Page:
Is it possible to have negative weights (after enough epochs) for deep convolutional neural networks when we use ReLU for all the activation layers?

  • $\begingroup$ I don't see any reason why they can't be negative. Is there a particular reason/observation that you have in mind? $\endgroup$
    – Sobi
    Commented Dec 8, 2015 at 23:27
  • $\begingroup$ I am just imagining the process of SGD and think about whether negative weight is common and possible. $\endgroup$ Commented Dec 9, 2015 at 22:01
  • $\begingroup$ He thought to that because "weight" resemble synapses, the links between the neurons, so how can we have -2 synapses towards a neuron?? I stumbled here after searching the exact same thing on google... I guess it could be possible anyway, it could mean eventually a missing synapse or link and the "hops" to reach the b from another side that go subtracted from the calculus, but I'm not really sure, just thinking $\endgroup$
    – Try
    Commented Feb 4, 2019 at 21:21

3 Answers 3


Rectified Linear Units (ReLUs) only make the output of the neurons to be non-negative. The parameters of the network, however, can, and will, become positive or negative depending on the training data.

Here are two reasons I can think of right now that justifies (intuitively) why some parameters would become negative:

  1. the regularization of the parameters (a.k.a. the weight decay); the variation in the parameter values makes prediction possible, and if the parameters are centered around zero (i.e. their mean is close to zero), then their $\ell 2$ norm (which is a standard regularizer) is low.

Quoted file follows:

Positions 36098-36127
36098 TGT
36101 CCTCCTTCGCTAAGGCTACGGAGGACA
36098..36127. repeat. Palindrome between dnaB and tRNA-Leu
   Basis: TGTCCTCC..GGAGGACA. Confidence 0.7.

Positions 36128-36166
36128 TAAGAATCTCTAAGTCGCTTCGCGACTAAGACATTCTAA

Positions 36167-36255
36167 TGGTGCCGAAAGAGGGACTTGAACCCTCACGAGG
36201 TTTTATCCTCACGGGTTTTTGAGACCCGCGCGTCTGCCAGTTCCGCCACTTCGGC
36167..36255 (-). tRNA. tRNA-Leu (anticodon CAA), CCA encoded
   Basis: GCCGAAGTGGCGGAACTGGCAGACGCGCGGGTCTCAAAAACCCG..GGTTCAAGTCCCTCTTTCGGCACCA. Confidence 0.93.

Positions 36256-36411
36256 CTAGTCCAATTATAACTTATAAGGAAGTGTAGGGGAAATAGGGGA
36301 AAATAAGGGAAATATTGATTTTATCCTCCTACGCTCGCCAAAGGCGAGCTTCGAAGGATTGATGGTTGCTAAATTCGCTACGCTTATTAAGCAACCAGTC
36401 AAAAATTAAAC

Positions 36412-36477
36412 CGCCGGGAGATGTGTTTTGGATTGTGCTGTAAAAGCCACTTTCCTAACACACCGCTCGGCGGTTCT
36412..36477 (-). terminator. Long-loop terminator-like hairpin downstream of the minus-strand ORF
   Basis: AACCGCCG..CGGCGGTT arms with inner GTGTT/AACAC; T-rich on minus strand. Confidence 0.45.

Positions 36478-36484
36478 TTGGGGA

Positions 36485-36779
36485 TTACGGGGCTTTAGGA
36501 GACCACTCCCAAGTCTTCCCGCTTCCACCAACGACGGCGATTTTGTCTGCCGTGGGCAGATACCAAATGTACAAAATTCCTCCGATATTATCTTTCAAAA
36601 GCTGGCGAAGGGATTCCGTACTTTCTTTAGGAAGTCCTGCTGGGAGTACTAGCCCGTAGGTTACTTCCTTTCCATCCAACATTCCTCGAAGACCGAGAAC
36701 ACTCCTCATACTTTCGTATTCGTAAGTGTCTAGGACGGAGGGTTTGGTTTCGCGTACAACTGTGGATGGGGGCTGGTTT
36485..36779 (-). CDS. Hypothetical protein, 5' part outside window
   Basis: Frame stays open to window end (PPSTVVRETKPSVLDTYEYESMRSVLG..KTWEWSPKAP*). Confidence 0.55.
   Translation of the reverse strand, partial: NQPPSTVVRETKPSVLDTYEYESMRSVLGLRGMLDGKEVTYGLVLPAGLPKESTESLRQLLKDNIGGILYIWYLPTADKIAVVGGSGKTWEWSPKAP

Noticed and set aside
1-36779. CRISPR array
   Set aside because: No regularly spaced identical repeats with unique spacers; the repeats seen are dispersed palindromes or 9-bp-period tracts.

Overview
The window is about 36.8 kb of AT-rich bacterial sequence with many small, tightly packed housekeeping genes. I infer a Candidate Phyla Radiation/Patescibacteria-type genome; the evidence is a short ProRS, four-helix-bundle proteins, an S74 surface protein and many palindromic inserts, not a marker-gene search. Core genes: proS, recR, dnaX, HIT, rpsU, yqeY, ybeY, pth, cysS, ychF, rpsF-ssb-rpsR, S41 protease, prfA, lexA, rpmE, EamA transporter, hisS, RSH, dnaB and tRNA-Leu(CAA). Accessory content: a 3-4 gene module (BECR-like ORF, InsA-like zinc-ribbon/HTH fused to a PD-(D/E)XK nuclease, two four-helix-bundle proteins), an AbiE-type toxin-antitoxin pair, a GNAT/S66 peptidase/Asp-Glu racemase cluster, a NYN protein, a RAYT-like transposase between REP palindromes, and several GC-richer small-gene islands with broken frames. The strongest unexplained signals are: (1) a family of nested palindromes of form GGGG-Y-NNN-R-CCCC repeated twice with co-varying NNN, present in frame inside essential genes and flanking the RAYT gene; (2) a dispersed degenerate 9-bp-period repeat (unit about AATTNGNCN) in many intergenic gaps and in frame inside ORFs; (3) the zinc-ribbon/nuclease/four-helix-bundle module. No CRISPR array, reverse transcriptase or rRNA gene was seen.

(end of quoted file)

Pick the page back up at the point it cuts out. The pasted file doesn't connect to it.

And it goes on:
2. although the gradients of the output of a layer with respect to the layer parameters depend on the input to the layer (which are always positive assuming that the previous layer passes its outputs through a ReLU), however, the gradient of the error (which comes from the layers closer to the final output layers) may be positive or negative, making it possible for SGD to make some of the parameter values negative after taking the next gradient step. More specifically, let $I$, $O$, and $w$ denote the input, output, and parameters of a layer in a neural network. Also, let $E$ be the final error of the network induced by some training sample. The gradient of the error with respect to $w$ is computed as $\frac{\partial E}{\partial w} = \left( \sum_{k=1}^K\frac{\partial E}{\partial O_k} \right) \cdot \frac{\partial O_k}{\partial w}$; note that $O_k = O, \forall k$ (see picture below):

enter image description here


Imagine that you have optimal weights which are all non-negative.

Now invert some input variable $x'_i = -x_i$. The optimal network for this setup is with the weights of the $\{x'_i,y\}$ edges inverted, so the new weights are non-positive.


Unless you use another activation function for instance Leaky ReLU. Rectified weights of layers after the first one are non-negative regardless how many epochs in training.

  • 1
    $\begingroup$ Great thanks! Can you explain a bit more detials on how Leaky ReLU can lead to negative weight? $\endgroup$ Commented Dec 5, 2015 at 20:23
  • $\begingroup$ Seems like the claim is not true. I have run training on ReLU activated network, the matrices in the affine transformation ("Ws") and the offsets ("b's"), which I presume refereed in this question as the weights, do get negative values. $\endgroup$
    – them
    Commented Jan 6, 2017 at 21:04

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